Everyone procrastinates. I procrastinated my physics project. I procrastinated my math homework. I procrastinated my English stylistic evaluation of In Cold Blood by writing this article — and I procrastinated this article. While no one is immune to checking Instagram, replying to that text or just not even starting, there are a few hacks to get you started, keep you going and get you finished.
1. The Tried-And-True Pomodoro Technique
Think of the Pomodoro technique as treating yourself as a Pomeranian (yes, the dog). You're not going to make a soft ball of fluff work on calculus homework for two and a half hours straight, will you? Of course not. To train a dog, you give both intermediate and end-goal rewards. With the Pomodoro technique, decide on the task you want to do (like training a dog to sit). Set a timer for twenty-five minutes, and start. At the end of the twenty-five minutes, take a short, five-minute break.
Scroll through Instagram, go to the bathroom, walk around your room, then get right back into it. When you've finished the task (after however many iterations of twenty-five and five it takes), take a longer break, anywhere from a quarter hour to half an hour. Repeat until you're done with what you need to do. There's a reason they train Pomeranians — or really any animal — on a schedule. Treat yourself the same way.
2. Do The Hardest/ Most Daunting/ Worst Part First
You should start easy and work up to the harder stuff, right? Maybe for gym exercises or long distance runs, but for sure not with generic tasks you need to get done. Take homework. Say you go to school, then have an after-school sport, and get home around 5:30. You eat dinner, shower, do what you need to do and sit down to start homework at 6:30. Say you have three classes' work of homework. You're really good at English, okay at biology and just not great at math. Intuition says to start with the English and knock it out.
However, mentally, you only have so much gas in the tank. Yes, if you go in the reverse order you'll be dead tired by the time you get to the easiest stuff — but that's the idea. You were at a full tank for the hills and can (sort of) coast the rest of the way. It'll save you a lot of headaches right around 11:00 PM.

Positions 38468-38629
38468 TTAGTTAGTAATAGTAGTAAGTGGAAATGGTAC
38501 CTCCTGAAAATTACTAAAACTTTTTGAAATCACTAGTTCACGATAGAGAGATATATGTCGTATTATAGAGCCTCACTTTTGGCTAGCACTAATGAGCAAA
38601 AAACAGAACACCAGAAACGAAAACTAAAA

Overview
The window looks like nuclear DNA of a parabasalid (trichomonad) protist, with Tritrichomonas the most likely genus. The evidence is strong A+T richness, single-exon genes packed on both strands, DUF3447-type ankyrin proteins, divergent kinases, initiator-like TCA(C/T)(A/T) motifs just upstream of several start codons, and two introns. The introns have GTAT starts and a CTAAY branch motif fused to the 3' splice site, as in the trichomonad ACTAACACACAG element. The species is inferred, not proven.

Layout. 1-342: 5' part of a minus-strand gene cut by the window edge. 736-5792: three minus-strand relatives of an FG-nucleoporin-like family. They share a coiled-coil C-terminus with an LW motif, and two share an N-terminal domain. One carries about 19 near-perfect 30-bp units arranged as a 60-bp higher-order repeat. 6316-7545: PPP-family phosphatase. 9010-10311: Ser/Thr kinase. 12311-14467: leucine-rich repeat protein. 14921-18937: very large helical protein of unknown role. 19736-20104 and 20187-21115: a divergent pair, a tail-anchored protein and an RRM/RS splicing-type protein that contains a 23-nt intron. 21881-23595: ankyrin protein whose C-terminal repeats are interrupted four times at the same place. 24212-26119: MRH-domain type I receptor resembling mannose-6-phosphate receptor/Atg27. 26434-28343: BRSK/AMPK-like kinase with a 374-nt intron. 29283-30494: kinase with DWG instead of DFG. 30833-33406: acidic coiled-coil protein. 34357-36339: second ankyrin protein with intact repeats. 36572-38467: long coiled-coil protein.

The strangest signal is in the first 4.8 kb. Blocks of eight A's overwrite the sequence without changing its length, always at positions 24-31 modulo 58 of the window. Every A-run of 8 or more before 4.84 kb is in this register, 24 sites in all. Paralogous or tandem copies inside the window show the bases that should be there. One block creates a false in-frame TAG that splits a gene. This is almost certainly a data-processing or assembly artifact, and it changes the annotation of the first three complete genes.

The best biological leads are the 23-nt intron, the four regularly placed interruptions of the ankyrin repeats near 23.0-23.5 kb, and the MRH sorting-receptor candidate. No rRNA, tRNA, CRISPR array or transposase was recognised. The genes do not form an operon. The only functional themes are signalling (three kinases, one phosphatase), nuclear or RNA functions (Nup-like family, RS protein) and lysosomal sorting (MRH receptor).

3. Stop Pretending You're a Multitasker
I'm sorry to burst your bubble, but studies have proven over and over that bouncing back and forth between different tasks actually worsens your ability to do any of the tasks you need to get done (USC Dornsife words it well, in case you don't believe me). Do one thing at a time.
You (hopefully) don't text and drive, and it's for that same reason. When you get distracted, you're still distracted mentally after you've stopped doing the thing that distracted you. That quick text can jam your brain function for up to ninety seconds after the fact. Bouncing between three different PowerPoints, two papers, a poster, and a podcast is a recipe for confusion and lots of heartache once you actually look at the work being done.
4. "I Work Well Under Pressure" is Always a Lie
Just because you can doesn't mean you should. We've all pulled off posters and projects due at midnight and starting that morning (or evening), and maybe you've even done quite well on the ones you put off. However, this is a horrible habit and one that's hard to break. First, your quality of work goes down when you scramble and cram (believe me or don't, it's the truth).
Second, what happens when you have not one, but two or three or five major end-of-the-year projects all do around the same time? One or two will turn out okay, and then you'll be taking summer classes to remediate your failing grade for the rest.
5. Technology Can Actually Help You
Apple, Google, Samsung, and other companies, under pressure from parents, teachers, and lawyers, have rolled out oodles of new features to get you, in the words of my father, "off your damn phone!" Instagram will now shut itself off and/or give you a reminder, while on Apple, you can set times for Do Not Disturb to go into effect or use Downtime, which shuts off all apps (except ones you select to remain on) until the morning.
The app Moment, both free and paid, works wonders to get you off your screen, tracks screen time, battery usage and trends (Apple does the same). Heck, you can even shut your screen completely off using certain apps so you're not able to access your phone at all. On the flip side, apps like Remind, Socratic, MyHomework and Desmos save lives, from communication with teachers to the organization to actually learning the material.
Yes, we all procrastinate, and in small doses, it can sometimes be a good kick in the butt to get moving. Just don't make it a habit — the world will keep spinning no matter what you do.